I know the blue footlocker didn’t materialize into my teenage life like something that Scotty would beam up to the Enterprise, all magical-like. I know the footlocker came from somewhere, and I’m guessing I got it either from a friend or from a yard sale. I kept the locker in my room somewhere. I’ve worked hard trying to remember where I kept it. Strange how some memories are present, the kind you can stub your toe on, and other things are just so unclear. It wasn’t the centerpiece of the room, though. That was my stereo. This footlocker is dinged up, dogged up, gouged blue metal with brass corners and lock. I think I kept stuffed animals on top and glasses of tea.
When I left my teenage home I brought the trunk with me, my strong shoulders unceremoniously stuffed it into my Bronco, hauled it up two flights of stairs, and I kept it somewhere in my apartment. I’m not sure where. It wasn’t the centerpiece, though. That was my stereo.
One night, a man suggested that he was going to bring me, his soon to-be-wife, to meet his mom tomorrow, a backwards proposal. I squealed and we rolled around on his waterbed by the light of his Plasma Ball (look it up), and I hugged him so hard, excited and happy and it all felt so right. Later we dragged a 10,000 pound couch I got from a neighbor I no longer needed to my Dad’s house. Everything else got moved into my future-spouses house via our trucks, including the rusty, dusty footlocker. I remember opening it on the bedroom floor, exploring old yearbooks and notes from boyfriends rediscovering all those feelings. I did not write down all those things that flooded back, blooded back, as I remembered those high school days. I shoulda. We tucked the locker into a root cellar where my old stereo went. I mean, he had his sound system and mine wasn’t needed, after all, just like some of the stuff that came from my mom’s apartment after she passed, and Dad’s house after he passed along, too.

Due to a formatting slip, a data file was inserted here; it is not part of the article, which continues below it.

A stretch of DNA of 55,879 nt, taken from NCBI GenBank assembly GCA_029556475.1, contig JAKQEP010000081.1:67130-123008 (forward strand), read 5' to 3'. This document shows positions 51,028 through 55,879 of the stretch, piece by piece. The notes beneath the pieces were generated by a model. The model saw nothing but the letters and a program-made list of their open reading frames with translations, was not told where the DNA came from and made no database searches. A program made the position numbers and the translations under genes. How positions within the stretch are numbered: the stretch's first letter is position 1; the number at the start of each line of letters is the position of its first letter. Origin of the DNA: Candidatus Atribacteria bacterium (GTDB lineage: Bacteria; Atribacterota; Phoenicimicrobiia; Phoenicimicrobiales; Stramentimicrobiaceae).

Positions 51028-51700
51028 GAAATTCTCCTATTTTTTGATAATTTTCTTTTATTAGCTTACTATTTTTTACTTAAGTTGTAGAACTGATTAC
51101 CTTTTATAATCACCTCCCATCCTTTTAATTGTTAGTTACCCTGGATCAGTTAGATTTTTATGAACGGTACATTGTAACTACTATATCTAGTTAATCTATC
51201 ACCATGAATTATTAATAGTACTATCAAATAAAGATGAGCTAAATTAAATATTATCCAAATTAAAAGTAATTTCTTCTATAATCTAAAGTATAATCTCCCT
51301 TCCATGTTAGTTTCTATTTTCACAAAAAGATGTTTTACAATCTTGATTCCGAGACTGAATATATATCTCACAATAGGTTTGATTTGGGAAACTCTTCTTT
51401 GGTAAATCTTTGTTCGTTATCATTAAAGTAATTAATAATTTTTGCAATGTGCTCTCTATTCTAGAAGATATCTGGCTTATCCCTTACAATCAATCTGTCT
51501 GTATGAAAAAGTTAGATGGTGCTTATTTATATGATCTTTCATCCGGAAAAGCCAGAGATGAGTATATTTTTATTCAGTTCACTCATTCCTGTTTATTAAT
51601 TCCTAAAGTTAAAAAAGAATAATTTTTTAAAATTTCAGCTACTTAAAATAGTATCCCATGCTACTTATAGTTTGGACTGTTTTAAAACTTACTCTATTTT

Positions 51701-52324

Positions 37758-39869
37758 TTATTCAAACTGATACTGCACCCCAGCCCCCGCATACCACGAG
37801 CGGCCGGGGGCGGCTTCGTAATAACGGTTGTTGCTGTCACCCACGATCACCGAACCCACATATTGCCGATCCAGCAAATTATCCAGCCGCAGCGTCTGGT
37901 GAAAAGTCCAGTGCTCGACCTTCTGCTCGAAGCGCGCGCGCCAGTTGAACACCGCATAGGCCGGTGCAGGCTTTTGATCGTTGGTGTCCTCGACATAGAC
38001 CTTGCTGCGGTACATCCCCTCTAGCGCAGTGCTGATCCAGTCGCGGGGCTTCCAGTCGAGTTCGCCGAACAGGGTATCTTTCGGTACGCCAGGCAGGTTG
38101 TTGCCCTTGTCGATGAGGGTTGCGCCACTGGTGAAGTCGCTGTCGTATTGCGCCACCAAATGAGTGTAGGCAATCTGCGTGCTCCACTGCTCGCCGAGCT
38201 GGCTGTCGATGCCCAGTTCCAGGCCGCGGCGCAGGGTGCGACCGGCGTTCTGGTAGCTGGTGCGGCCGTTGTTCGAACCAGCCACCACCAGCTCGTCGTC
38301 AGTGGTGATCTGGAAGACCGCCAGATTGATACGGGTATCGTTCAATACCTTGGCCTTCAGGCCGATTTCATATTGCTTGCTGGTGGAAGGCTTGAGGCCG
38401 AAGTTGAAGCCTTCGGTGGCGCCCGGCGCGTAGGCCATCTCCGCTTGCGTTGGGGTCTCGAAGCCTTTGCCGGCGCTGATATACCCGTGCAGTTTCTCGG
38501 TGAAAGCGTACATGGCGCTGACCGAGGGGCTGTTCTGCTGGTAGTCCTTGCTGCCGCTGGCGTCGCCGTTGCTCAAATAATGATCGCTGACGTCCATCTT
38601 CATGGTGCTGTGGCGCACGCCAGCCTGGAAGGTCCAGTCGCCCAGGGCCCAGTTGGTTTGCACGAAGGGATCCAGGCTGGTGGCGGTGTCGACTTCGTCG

The blue and brass footlocker pockmarked with rusty volcanoes is in my bedroom now because I asked one of the apartment maintenance crew to help me upstairs with it. If I was a teenager I could have done it by myself, but my rotator cuff says no-go. We pulled the rusty trunk out of my trunk and we lugged it upstairs. I asked the young lady who reminds me of me (you know, running around after her dad, wanting to learn everything) if she likes the Thirsty Camel so I could buy her lunch. I’ll repay her as soon as she will allow me. I know she will say yes. Meanwhile, the trunk where I told my son all the dead bodies are buried sits alongside my bed. The rusty key is somewhere. I have a screwdriver plan B in case I can’t find it. From memory I know my yearbooks are in there and a shoe-box filled with notes from those I loved and loved me. Not sure what else I will discover, but the focus is that this is where the bodies are, a life left behind and should not be ignored. How will I reckon them, those notes in ink I can still smell? What can I do with the past that was part of making the me who is not the same me anymore?
I see a bonfire in my future, not an angry one filled with hate and the desire to harm, but one that burns hot and clean.